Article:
In 1822 Richard Martin MP became the first parliamentarian to introduce legislation to prevent the cruel treatment of animals. The Cruel Treatment of Cattle Act 1822 (also known as Martin’s Act) made it an offence to cruelly beat, abuse, or ill-treat any Horse, Mare, Gelding, Mule, Ass, Ox, Cow, Heifer, Steer, Sheep, or other Cattle. This landmark piece of legislation paved the way for other laws with animal welfare at its core and set the UK on the path to being a world leader in animal welfare.
Over the last 200 years the UK has seen the introduction of ground-breaking legislation such as banning fur production, introducing CCTV in slaughterhouses, and banning wild animals in travelling circuses. More recently, the government’s Animal Welfare Action Plan has promised further significant steps forward, with the recent Animal Sentience Act 2022 at its heart.
Although this agenda has faltered in recent months, we are delighted that Henry Smith MP has put forward a Bill to ban the import of hunting trophies into the UK.
Despite this, more needs to be done to end animal cruelty and suffering. There is a deepening crisis facing animals around the world, which endangers the future health of animals, people and the planet; farm animals are being reared, transported and slaughtered in horrendous conditions in an industrialised global food system and wild animals and their habitats are treated as commodities and ruthlessly exploited.
All animals deserve to live good lives, which is why World Animal Protection will take on the global systems that fuel animal abuse. This is the only way to end the root causes of their suffering.
Putting an end to factory farming
Our food system is broken. Our addiction to cheap meat, fuelled by failed policies, corporate greed and unscrupulous marketing campaigns, causes animal suffering on an unimaginable scale.
Factory farming condemns animals to miserable lives in cramped and dirty conditions, many suffering from bone fractures, skin sores, and mutilation of their teeth and tails without pain relief. It is a driver of climate change, pollution, antibiotic resistance and habitat destruction – therefore we are calling on the government to take urgent steps to address the harmful impact of factory farming and bring it to an end.
Government must ban the use of preventative anti-biotics used to stop farmed animals becoming sick because of the cruel farming conditions characteristic of factory farming. The welfare of animals is closely linked to our own health. The unnecessary overuse of anti-biotics creates anti-biotic resistance making them less effective fighting against human and animal illness. This is the first step towards ending factory farming as farmers will respond by eliminating the low welfare that make animals sick.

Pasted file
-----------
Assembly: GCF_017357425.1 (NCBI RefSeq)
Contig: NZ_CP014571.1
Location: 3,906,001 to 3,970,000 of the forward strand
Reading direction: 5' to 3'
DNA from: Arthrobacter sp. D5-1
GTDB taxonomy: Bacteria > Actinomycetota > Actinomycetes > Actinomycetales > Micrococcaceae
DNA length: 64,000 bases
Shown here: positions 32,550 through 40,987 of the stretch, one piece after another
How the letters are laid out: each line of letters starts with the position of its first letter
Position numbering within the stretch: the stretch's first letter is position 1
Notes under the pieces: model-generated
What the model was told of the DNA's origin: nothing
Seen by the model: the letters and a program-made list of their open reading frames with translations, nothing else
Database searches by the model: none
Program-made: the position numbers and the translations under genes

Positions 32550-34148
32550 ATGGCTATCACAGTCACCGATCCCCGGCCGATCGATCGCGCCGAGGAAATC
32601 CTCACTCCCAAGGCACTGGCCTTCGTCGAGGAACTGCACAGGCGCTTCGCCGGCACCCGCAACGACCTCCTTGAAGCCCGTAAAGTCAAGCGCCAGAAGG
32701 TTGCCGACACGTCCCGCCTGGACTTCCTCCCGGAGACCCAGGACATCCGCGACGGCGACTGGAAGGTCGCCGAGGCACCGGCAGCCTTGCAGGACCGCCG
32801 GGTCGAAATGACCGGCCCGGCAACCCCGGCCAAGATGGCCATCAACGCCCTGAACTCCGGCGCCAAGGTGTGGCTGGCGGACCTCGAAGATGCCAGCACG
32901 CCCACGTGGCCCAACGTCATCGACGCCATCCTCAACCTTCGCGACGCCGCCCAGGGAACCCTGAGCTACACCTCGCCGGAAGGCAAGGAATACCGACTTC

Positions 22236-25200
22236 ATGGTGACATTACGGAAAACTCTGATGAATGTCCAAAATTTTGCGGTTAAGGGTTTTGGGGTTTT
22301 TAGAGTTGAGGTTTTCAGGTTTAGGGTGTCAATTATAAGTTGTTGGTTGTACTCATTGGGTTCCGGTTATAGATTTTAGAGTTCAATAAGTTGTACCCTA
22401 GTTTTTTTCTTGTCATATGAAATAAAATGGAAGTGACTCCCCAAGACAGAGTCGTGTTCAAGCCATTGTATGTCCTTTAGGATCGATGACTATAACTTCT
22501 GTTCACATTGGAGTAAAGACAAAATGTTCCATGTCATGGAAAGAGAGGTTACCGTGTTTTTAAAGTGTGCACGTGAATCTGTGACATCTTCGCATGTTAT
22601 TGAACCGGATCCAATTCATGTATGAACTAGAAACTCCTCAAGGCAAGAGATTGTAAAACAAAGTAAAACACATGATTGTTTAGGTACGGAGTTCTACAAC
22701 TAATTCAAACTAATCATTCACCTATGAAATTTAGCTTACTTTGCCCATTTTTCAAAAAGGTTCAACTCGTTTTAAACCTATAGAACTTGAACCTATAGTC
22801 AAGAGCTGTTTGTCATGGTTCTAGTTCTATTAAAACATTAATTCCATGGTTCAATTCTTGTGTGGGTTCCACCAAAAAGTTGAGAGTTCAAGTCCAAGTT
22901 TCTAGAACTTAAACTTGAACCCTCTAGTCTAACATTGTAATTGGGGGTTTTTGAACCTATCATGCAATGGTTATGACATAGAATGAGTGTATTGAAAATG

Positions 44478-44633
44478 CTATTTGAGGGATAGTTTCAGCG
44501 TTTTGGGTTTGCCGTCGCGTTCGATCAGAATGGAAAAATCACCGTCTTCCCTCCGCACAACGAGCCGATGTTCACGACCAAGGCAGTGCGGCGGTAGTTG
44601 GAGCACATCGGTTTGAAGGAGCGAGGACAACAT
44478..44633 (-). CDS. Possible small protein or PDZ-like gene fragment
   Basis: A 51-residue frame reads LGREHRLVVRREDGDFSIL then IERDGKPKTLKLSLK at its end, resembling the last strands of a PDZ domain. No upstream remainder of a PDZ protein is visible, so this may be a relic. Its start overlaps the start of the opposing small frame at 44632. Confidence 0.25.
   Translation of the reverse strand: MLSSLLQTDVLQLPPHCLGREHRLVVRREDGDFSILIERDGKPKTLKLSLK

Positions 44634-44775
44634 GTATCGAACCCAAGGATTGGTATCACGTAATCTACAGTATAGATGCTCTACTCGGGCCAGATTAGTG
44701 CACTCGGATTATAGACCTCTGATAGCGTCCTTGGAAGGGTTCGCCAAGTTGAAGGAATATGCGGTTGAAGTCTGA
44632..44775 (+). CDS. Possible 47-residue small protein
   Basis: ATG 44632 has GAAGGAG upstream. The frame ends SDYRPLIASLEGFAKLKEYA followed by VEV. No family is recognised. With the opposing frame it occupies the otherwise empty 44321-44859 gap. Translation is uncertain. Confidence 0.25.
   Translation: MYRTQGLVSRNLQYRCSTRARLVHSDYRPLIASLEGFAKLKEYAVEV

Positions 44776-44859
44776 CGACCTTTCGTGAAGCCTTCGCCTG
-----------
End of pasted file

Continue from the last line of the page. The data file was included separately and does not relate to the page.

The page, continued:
Change to our farming systems is also desperately needed to stop climate change. The need to intensively rear poor-quality cheap meat to meet consumer demand is leading to mass deforestation and is a direct contributor to climate change. We need urgent leadership from government to halt the expansion of factory farming and move towards a sustainable food system.
Exploitation of wild animals
The UK market helps prop up the commercial exploitation of wildlife in the global tourism industry in two important respects; by allowing the domestic sale and advertising of cruel animal experiences abroad to UK consumers; and by allowing the import of hunting ‘trophies’ slaughtered by British tourists.
Government must bring in bans to stop cruel experiences abroad being sold here, as promised in the Animal Welfare Action Plan but later dropped. Methods used to train elephants for use in tourism include premature separation from their mothers, restraint, isolation, and beatings to break their spirits. Similarly, the 3,000 captive dolphins worldwide suffer miserable lives, kept in tanks average 200,000 times smaller than their normal swimming range in the wild.
Government must also ensure that Henry Smith’s Private Member’s Bill to ban the import of hunting trophies into the UK is enacted. Over the past decade, an estimated 1.7 million animals – many of them at risk of extinction – have been shot and killed by trophy hunters. The UK must show global leadership to ban trophy imports to prevent the cruelty and suffering that inflicted upon them.
A future without animal suffering
We seek to create a world where animals live free from cruelty and suffering. Like Richard Martin MP and Henry Smith MP, we will continue to stand up for animals and their right to a good life. In the wake of COVID-19 the world is waking up to a fundamental truth – the more we abuse animals, the more we put our own lives at risk.
World Animal Protection’s work would not be possible without our supporters. Together, we will change the way the world works, to end animal cruelty and suffering. Forever.
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